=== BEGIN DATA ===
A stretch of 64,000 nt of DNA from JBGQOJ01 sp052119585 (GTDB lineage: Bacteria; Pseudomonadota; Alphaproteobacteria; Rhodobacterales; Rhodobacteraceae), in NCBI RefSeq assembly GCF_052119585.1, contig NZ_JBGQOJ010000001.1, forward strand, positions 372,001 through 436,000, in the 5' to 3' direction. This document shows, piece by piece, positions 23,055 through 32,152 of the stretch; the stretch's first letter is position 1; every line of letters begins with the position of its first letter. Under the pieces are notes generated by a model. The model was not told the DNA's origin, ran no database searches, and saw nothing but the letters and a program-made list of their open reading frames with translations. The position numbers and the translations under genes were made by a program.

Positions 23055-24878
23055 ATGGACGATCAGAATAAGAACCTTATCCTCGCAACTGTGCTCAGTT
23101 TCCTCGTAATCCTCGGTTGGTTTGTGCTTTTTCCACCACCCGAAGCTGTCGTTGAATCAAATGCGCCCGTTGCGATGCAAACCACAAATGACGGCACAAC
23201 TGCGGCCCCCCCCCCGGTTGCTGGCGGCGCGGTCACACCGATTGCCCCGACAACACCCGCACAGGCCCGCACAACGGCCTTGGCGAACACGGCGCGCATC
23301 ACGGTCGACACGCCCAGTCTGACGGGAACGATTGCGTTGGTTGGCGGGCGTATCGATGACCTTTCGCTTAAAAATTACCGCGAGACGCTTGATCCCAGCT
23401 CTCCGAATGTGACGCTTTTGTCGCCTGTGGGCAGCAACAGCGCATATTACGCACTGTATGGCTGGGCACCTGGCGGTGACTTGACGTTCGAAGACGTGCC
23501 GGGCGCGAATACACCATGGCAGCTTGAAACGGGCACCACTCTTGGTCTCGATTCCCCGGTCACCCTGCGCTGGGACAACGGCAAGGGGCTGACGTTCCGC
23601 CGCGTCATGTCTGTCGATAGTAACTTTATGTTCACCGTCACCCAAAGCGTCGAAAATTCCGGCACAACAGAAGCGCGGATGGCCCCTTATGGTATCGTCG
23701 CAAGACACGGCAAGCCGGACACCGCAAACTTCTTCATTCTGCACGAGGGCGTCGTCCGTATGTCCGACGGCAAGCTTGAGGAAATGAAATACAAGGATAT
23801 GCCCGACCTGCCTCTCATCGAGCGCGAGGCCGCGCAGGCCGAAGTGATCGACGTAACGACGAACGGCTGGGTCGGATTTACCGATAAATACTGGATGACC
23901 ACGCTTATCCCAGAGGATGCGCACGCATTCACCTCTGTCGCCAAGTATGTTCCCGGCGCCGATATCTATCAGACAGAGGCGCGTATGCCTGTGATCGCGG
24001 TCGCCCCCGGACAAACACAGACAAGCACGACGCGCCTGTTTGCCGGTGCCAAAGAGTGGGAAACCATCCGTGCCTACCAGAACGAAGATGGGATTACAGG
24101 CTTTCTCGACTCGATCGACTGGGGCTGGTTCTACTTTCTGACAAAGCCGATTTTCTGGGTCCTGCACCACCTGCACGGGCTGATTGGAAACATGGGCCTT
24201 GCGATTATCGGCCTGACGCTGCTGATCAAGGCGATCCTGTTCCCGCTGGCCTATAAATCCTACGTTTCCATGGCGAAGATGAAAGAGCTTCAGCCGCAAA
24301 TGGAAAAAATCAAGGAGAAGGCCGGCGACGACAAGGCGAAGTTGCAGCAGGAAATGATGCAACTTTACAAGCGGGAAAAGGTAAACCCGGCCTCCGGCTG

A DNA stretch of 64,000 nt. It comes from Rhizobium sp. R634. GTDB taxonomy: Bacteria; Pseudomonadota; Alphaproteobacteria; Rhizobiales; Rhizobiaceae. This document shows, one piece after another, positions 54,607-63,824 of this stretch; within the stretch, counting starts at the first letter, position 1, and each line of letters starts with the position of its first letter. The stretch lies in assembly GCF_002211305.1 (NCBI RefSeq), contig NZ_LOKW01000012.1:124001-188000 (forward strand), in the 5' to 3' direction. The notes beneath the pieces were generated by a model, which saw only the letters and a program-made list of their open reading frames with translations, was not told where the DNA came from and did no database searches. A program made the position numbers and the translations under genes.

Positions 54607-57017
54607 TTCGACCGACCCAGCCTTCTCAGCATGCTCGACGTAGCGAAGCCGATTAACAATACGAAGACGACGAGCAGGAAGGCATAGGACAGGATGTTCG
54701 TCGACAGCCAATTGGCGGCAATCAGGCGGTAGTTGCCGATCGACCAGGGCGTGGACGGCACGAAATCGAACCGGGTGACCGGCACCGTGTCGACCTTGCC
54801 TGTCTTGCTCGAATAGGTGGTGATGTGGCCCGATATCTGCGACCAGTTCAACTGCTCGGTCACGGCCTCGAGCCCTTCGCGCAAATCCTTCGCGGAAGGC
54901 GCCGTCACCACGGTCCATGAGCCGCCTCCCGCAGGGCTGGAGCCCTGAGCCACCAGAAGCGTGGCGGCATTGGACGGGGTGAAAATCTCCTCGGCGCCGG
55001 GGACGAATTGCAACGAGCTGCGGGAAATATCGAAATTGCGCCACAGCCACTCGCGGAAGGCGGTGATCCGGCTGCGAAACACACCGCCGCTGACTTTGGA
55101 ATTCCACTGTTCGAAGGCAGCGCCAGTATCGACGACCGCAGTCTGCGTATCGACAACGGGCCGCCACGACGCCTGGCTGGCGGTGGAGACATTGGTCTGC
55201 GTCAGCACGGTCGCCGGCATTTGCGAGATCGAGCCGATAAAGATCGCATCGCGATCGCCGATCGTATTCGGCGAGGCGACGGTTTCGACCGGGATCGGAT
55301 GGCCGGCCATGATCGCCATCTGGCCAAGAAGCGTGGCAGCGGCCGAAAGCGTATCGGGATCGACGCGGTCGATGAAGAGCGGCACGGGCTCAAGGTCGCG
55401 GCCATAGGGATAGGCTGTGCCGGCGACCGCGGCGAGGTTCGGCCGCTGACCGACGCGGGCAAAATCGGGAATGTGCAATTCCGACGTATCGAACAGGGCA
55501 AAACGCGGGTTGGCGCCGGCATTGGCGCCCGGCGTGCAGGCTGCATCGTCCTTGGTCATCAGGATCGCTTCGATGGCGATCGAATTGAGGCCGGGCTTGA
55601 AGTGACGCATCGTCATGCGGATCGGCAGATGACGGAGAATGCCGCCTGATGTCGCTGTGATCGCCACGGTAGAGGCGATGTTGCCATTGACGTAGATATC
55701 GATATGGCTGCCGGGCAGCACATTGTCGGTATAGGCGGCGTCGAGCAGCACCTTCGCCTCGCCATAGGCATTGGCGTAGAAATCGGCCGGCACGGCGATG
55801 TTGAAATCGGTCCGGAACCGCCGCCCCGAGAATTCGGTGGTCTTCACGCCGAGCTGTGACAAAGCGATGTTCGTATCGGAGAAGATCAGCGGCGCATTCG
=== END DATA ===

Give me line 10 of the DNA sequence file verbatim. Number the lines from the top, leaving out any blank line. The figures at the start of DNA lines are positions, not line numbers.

23701 CAAGACACGGCAAGCCGGACACCGCAAACTTCTTCATTCTGCACGAGGGCGTCGTCCGTATGTCCGACGGCAAGCTTGAGGAAATGAAATACAAGGATAT